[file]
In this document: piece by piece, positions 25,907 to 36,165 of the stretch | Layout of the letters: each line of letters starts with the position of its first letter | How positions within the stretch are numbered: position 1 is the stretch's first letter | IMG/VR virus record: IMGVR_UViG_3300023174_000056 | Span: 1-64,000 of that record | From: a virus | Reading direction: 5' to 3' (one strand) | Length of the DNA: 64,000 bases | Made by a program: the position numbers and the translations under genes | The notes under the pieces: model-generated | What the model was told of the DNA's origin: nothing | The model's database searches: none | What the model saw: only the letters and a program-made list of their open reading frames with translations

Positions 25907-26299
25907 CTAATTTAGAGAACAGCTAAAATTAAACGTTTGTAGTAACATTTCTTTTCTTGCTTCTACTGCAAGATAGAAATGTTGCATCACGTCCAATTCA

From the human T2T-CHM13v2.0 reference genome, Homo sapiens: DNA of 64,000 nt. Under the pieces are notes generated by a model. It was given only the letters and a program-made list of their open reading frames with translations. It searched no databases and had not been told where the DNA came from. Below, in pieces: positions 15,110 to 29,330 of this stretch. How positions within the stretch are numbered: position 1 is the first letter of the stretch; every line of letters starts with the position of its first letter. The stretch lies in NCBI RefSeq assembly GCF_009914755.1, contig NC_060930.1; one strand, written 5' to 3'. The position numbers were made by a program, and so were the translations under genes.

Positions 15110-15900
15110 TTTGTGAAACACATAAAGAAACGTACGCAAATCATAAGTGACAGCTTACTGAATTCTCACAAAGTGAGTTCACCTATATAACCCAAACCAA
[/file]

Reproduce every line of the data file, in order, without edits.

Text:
In this document: piece by piece, positions 25,907 to 36,165 of the stretch | Layout of the letters: each line of letters starts with the position of its first letter | How positions within the stretch are numbered: position 1 is the stretch's first letter | IMG/VR virus record: IMGVR_UViG_3300023174_000056 | Span: 1-64,000 of that record | From: a virus | Reading direction: 5' to 3' (one strand) | Length of the DNA: 64,000 bases | Made by a program: the position numbers and the translations under genes | The notes under the pieces: model-generated | What the model was told of the DNA's origin: nothing | The model's database searches: none | What the model saw: only the letters and a program-made list of their open reading frames with translations

Positions 25907-26299
25907 CTAATTTAGAGAACAGCTAAAATTAAACGTTTGTAGTAACATTTCTTTTCTTGCTTCTACTGCAAGATAGAAATGTTGCATCACGTCCAATTCA

From the human T2T-CHM13v2.0 reference genome, Homo sapiens: DNA of 64,000 nt. Under the pieces are notes generated by a model. It was given only the letters and a program-made list of their open reading frames with translations. It searched no databases and had not been told where the DNA came from. Below, in pieces: positions 15,110 to 29,330 of this stretch. How positions within the stretch are numbered: position 1 is the first letter of the stretch; every line of letters starts with the position of its first letter. The stretch lies in NCBI RefSeq assembly GCF_009914755.1, contig NC_060930.1; one strand, written 5' to 3'. The position numbers were made by a program, and so were the translations under genes.

Positions 15110-15900
15110 TTTGTGAAACACATAAAGAAACGTACGCAAATCATAAGTGACAGCTTACTGAATTCTCACAAAGTGAGTTCACCTATATAACCCAAACCAA